mom is in the Assisted Living home. She has a sweet little apartment, complete with refrigerator and microwave, coffee pot and toaster. And most of her beautiful stuff, her antique desk and her grandmother’s rocker were the first pieces of furniture we brought in. I had them all set up before she came into her room. It made her smile, and I like to think, gave her a sense of home.
I am left to clean up the mess that was her home. whenever you walked into moms it was dark. Since I was a child she avoided turning on lights in the house. her home always looked neat and tidy. When we began to ready her move and I had to open drawers and cupboards I found out that she has kept every piece of paper to enter that house since dad died over 5 years ago, along with a multitude of bills etc. from when he was alive. And, among these bills, checks, receipts and contracts, I found no less than 15 letters and notes where she detailed a variety of wrongs my brother and I had done to her. Hateful notes full of self pity and accusations of neglect and anger. Not one, not ONE of them spoke of her great grandchildren, or her grandchildren. Of visits to dads grave, or shopping trips or Christmas meals. None of them spoke of her sorrow at dads passing or her memories of their past together. Each was a scathing hit at one of us, or dad. She kept one from 1956 that she wrote to dad, a private note between a young wife and her husband, full of hatred and threats. And they were scattered throughout her troves of papers. You couldn’t miss them, and, for all except one dated October 2012 and the one written to my father, you couldn’t tell when they were written. And even if now she doesn’t remember they are there — if her fog is that deep— when she wrote them, when she placed them in with these papers, she knew we would find them . She wrote them to cause us pain. We were meant to find them after she died, when we couldn’t confront them or her, when we couldn’t question her or dispute. She wrote them to cause us pain. What a pitiful, angry life.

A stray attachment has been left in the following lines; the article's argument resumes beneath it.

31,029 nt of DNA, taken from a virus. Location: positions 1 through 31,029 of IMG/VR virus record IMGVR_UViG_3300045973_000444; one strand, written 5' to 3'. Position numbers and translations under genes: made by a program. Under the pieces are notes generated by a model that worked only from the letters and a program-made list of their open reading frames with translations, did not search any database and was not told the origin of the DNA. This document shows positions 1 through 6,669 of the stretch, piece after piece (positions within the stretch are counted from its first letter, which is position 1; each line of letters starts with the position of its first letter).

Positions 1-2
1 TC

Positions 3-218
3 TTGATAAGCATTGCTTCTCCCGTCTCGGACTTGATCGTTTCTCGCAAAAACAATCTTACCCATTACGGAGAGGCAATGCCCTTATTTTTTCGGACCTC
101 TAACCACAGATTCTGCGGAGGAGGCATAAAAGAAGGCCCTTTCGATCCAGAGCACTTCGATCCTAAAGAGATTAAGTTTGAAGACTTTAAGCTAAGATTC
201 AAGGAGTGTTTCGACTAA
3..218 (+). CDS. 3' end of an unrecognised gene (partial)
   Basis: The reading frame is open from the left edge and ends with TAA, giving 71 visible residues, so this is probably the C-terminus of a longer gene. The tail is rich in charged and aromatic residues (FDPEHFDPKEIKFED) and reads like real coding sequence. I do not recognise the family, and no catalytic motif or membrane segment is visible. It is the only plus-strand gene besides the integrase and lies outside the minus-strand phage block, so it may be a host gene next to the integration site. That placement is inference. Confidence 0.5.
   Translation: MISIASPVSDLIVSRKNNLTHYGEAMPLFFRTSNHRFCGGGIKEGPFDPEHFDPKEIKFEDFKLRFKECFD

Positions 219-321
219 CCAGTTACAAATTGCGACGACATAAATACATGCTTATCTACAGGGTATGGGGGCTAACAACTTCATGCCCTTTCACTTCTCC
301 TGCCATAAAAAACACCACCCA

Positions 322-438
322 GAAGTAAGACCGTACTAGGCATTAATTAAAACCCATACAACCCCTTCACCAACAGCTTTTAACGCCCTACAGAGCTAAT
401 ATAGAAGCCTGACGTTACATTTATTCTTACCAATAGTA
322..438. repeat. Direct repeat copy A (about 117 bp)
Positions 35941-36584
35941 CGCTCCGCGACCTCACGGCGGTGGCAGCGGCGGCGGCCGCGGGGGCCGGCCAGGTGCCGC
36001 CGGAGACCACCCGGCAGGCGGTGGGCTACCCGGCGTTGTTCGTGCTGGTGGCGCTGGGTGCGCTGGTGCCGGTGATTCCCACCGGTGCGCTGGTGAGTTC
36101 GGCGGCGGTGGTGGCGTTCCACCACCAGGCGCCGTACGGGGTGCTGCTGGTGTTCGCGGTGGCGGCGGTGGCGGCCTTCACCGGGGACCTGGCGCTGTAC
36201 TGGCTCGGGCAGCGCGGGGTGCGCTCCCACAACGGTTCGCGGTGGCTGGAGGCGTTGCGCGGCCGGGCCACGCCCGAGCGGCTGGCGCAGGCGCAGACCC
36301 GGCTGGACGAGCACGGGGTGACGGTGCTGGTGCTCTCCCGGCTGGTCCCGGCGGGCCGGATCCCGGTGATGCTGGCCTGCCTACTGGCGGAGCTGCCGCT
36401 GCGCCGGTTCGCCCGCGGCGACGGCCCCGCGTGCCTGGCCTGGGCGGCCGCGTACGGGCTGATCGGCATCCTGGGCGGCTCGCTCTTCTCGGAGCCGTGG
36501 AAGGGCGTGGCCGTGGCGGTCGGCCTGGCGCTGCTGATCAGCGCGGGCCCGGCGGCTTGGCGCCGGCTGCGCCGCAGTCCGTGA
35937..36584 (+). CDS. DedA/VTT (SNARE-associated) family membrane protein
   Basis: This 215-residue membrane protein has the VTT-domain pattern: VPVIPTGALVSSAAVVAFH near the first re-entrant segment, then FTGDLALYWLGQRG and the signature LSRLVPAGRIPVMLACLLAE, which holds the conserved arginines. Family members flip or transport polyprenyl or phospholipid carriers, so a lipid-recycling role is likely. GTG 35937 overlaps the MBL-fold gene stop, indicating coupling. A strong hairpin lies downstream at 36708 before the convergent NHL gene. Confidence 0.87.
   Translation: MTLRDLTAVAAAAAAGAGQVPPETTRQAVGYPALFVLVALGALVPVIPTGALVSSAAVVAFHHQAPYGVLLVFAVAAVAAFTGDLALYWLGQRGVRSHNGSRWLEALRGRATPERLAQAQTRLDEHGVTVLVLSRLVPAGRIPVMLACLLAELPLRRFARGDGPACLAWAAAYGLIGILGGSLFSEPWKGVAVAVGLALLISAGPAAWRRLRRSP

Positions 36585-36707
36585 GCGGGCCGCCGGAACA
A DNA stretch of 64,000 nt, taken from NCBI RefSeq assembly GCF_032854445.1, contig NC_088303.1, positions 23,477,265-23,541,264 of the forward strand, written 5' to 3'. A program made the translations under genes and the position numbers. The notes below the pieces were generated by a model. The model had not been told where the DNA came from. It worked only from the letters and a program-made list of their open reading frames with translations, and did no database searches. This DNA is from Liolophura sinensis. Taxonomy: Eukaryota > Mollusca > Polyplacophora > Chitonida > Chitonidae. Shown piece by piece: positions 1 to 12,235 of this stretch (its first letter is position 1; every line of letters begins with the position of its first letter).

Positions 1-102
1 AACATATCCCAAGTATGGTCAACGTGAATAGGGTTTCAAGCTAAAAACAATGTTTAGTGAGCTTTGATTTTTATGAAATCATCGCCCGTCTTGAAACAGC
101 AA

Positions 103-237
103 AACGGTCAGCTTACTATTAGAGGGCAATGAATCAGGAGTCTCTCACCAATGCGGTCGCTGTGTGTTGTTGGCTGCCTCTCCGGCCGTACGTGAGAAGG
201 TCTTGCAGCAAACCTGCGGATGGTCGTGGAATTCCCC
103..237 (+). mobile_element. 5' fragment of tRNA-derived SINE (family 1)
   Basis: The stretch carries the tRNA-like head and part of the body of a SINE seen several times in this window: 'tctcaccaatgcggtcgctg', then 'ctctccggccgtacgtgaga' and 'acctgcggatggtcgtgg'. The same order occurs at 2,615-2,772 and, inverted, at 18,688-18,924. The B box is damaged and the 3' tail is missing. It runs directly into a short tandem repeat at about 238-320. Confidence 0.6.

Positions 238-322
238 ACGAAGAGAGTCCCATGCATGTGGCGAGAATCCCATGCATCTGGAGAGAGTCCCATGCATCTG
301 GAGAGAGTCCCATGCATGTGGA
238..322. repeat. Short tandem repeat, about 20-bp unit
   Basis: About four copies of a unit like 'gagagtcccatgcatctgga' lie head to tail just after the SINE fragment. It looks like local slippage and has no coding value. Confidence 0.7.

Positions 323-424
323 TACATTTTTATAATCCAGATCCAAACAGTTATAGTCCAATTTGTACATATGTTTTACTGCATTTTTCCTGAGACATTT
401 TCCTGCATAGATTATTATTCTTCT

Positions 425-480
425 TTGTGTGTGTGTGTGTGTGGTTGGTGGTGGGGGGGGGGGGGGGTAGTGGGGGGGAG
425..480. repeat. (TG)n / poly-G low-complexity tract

And a lesson for me to surround myself in gratitude and joy and let the anger and pain roll off. It is just cruel to cause pain to those who love you — and to do it when it is too late for them to make it right.
that I am part of the “sandwich” generation. However, right now I am about out of peanut butter and this whole “caretaker” roll is getting stale. So self involved, I know, but, I’m exhausted.
Tonight I saw a picture of my dad, probably taken in or around 1995 or 96. Arm around his sister, cigarette dangling from his fingers, tatoos still clear and proud. damn I miss him. That smile, that laugh, those eyes that never, well almost never, lost their sparkle. He loved life, loved the people around him, loved to be doing something, almost anything. this man could make sitting at the tides edge, digging for shells and fiddler crabs a whole day’s adventure.
I hope my kids remember their dad and I the way I remember dad. Always present, always caring, always mine.
of the morning, sometimes I remember their eyes when they looked up at me. Or the sticky hands or legos on the floor. I remember the cut up oranges and apples with peanut butter. The Barbies and dinosaurs that made up the 80’s and a good part of the 90’s of my life. Beds full of arms and legs as they scrambled into our bed on Sunday morning, the line of us making our way into church.
And, sometimes it makes me sad. Melancholy actually — no surprise I guess. Those years were like jello – soft, colorful, quiet yet capable of eliciting squeals of joy and wails of sorrow. My children stretched and grew, totally oblivious to the inevitability of change, yet embracing every new skill, word, personality spike. And I ached to grow with them . Moments of success punctuated by days of “dear lord, did I really do/say that?”
And now they are grown. Married, successful, struggling in their own way to raise their own children. And I still ache to grow with them. Some things never change, yes?
Today I had my second colonoscopy. I hate even typing the word. 😦
Results were good, no scary things lurking around, which was a relief since last time, 4 years ago, they had to remove some polyps. (TMI? Sorry…) And, I dont have to do it again for 5 years! Woo hoo! Hopefully the prep will be better by then. Good Lord, what a way to ruin a day! I lost everything except my sense of humor — but wow, what a night.
So, I did what I was supposed to do, had the test. Worried a bit due to previous results, but felt safe and cared for during the process and appreciative of my doctor’s kind words and honest conversation afterwards.
This “aging” thing has its perks. I get to choose how to spend my time, I have many people to love and be loved by, I have the resources to do most of what I want…but the downside is this myriad of “tests” that you have to expose yourself to after you turn 50. And, although you know the chances are you are fine, there is still that nagging doubt. I tend to spread my tests out over the year, deal with one possibility at a time, but i have friends who pile them all into a one or two month period to get them over with….not sure which is the best idea. But, for now, this one is over, and I am fine with that!